Originally created 03/03/00

Military goes high tech in Georgia coast training mission

SAVANNAH -- Forget about battlefield command posts where colonels found shelter in a canvas tent and studied crinkled paper maps on splintered wood tables.

The military's modern command post looks like Microsoft went camping. Smooth metal tubes provide the framework for a rainproof plastic shelter. Video projectors hang from metal tubes supporting the tent's roof. They project images onto four large video screens angled around the front. Sleek laptop computers sit on top of office desks shaped like trapezoids so they'll fit inside the tent's close quarters. The camouflaged chairs are cushioned and have movable back rests.

"These chairs are high speed," said U.S. Marine Corps Capt. Tim McLean, who worked on a laptop inside the tent. "In here, people can talk to each other and manage the battle better."

The high-tech command post is on display at Fort Stewart as the country's military gathers for a two-week exercise in coastal Georgia. The exercise aims to prevent U.S. and allied forces from shooting each other during combat.

The Marine Corps is testing the new command post designed by Solipsys, a defense contractor from Maryland. The Marines want to "fight smarter," Capt. McLean said, and Solipsys created the command post as a solution. Now, the company is trying to convince the Marine Corps to buy the system.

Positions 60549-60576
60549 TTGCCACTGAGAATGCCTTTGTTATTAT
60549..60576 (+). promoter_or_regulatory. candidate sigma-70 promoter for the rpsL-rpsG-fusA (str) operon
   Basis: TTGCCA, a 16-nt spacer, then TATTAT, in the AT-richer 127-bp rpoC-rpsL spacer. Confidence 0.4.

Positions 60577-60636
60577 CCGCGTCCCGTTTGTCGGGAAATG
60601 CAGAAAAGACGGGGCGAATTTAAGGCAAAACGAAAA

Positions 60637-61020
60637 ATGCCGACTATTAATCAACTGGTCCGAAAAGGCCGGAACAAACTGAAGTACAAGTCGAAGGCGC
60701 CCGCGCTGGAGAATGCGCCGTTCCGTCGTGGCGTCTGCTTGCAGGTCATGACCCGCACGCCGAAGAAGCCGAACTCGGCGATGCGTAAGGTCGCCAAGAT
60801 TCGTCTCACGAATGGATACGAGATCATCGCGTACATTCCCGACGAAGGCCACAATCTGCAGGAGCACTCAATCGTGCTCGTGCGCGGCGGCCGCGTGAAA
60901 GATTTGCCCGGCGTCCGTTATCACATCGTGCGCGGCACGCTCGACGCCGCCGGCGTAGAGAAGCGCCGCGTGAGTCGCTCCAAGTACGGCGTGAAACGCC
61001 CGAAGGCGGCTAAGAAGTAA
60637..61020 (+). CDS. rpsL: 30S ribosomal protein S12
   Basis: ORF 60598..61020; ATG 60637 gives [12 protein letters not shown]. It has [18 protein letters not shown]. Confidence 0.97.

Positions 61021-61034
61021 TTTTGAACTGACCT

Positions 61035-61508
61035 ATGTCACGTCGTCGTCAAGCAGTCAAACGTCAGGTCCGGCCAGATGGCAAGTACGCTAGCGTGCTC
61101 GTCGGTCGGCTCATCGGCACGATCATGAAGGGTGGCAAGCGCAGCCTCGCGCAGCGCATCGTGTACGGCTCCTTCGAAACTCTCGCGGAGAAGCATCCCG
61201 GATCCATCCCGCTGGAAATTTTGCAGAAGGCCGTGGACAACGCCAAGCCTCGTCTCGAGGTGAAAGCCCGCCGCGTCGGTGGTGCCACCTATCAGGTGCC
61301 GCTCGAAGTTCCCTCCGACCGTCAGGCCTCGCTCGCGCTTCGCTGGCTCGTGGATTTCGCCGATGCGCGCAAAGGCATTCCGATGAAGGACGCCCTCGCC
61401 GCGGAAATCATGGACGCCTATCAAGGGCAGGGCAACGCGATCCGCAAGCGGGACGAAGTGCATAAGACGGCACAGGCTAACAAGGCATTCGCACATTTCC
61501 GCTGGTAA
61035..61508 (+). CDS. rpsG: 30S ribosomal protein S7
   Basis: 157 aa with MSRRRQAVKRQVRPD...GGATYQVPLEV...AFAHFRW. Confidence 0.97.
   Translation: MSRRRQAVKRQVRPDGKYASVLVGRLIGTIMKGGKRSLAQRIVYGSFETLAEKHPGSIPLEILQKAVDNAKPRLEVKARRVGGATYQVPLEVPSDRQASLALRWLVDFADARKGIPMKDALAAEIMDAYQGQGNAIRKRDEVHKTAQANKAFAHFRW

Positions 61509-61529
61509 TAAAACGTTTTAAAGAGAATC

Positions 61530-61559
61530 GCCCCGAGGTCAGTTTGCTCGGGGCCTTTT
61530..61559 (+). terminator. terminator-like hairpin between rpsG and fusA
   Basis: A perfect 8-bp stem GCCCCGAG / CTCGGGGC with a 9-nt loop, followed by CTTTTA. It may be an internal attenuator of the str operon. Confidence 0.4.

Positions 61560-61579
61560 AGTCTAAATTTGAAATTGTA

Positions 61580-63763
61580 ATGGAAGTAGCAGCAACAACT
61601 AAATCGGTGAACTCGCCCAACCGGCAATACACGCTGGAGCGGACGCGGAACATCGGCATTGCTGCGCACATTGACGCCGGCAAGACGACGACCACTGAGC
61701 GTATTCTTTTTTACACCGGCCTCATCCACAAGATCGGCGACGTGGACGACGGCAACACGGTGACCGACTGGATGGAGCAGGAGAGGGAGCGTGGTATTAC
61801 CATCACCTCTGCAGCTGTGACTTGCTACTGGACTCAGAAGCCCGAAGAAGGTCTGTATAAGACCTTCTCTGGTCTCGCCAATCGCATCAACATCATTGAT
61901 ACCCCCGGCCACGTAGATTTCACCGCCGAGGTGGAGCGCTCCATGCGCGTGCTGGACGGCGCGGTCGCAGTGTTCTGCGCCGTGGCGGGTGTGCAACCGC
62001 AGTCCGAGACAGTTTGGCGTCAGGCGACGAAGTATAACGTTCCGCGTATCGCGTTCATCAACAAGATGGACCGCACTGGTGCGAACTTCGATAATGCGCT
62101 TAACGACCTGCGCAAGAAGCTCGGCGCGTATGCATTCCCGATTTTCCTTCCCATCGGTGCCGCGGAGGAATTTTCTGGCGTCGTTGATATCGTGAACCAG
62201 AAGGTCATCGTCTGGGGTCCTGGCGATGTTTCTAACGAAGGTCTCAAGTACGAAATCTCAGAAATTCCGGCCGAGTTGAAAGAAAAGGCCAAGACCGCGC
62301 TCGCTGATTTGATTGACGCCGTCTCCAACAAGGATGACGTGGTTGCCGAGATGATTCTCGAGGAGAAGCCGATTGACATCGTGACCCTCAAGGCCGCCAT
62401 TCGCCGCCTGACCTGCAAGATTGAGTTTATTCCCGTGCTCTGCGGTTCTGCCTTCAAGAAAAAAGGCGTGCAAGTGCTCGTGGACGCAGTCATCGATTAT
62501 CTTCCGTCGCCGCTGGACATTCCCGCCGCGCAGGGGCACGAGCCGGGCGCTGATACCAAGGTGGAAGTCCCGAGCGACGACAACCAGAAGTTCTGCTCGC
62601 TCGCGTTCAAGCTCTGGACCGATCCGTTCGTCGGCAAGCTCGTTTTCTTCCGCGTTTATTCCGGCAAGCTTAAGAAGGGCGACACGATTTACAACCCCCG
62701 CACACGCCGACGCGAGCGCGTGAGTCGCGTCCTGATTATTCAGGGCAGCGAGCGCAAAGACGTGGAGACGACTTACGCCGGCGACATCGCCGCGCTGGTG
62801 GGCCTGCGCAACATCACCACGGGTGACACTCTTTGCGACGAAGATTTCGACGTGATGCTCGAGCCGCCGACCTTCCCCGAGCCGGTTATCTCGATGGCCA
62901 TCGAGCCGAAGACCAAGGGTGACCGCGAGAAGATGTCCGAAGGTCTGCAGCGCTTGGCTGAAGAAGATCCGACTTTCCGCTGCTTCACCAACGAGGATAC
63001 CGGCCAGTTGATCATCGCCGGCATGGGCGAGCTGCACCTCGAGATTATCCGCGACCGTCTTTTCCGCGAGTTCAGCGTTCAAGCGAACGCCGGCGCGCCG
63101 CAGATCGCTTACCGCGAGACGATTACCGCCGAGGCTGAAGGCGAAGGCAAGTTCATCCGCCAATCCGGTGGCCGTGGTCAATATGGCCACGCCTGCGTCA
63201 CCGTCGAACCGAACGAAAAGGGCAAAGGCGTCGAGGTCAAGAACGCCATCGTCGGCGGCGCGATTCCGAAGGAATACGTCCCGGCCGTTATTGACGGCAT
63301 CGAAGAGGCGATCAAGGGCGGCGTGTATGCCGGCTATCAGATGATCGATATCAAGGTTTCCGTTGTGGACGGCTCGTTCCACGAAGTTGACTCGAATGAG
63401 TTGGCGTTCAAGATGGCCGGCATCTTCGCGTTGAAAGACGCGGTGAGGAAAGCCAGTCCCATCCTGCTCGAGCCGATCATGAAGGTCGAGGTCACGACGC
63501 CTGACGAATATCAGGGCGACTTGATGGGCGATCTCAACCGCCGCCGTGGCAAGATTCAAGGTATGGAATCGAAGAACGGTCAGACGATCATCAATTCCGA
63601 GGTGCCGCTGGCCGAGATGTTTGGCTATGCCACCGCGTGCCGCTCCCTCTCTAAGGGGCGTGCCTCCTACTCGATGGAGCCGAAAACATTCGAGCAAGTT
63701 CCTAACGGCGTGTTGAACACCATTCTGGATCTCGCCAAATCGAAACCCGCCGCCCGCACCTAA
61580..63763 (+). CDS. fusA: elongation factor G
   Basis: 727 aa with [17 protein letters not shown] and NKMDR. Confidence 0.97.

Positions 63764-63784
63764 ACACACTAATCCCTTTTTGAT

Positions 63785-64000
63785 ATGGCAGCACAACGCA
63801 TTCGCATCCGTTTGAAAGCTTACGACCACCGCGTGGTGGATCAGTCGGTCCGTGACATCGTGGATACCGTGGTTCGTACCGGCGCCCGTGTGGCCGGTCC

When Marines or other forces go to war, they often order troops to maneuver on the ground while tasking fighter jets to attack from the skies. A battlefield commander must know where both pieces of the attack are moving at all times, said Marine Lt. Col. Ronn Johnson.

"The problem we have is the amount of information being passed back and forth between our forces," Lt. Col. Johnson said. "It's difficult in fast moving warfare to do that."

As Lt. Col. Johnson spoke about the computers, the four screens around the tent displayed maps of Fort Stewart and the Atlantic Ocean off Georgia's coast. Yellow and red squares inched across the screens to indicate which direction troops moved.

"In the past everybody had their own computer but they couldn't see what's on the next screen," Lt. Col. Johnson said. "What I can do now is see all of this at once."

What is ASCIET?

ASCIET is the All Service Combat Identification Evaluation Team. U.S. Army soldiers from Fort Bliss, Texas, man a Patriot missile system just 100 yards away from a Marine Corps command post at Wright Army Airfield on Fort Stewart.

The Patriot is designed to blast enemy airplanes and missiles from the skies, and U.S. soldiers don't want that power to strike allied forces. They hope this week's exercise will prevent that from happening, said Lt. Col. Deborah Hollis, commander of 1st Battalion, 7th Air Defense Artillery.

The Fort Bliss soldiers are part of ASCIET's fifth annual exercise. The event brings more than 6,000 U.S. and British military forces and defense contractors to coastal Georgia. The exercise tests combat communications, and the goal is to prevent allied forces from killing each other during warfare.

Military maneuvers will take place during the day until Friday. Night exercises will run March 6-10; they will end at 10 p.m. each night.


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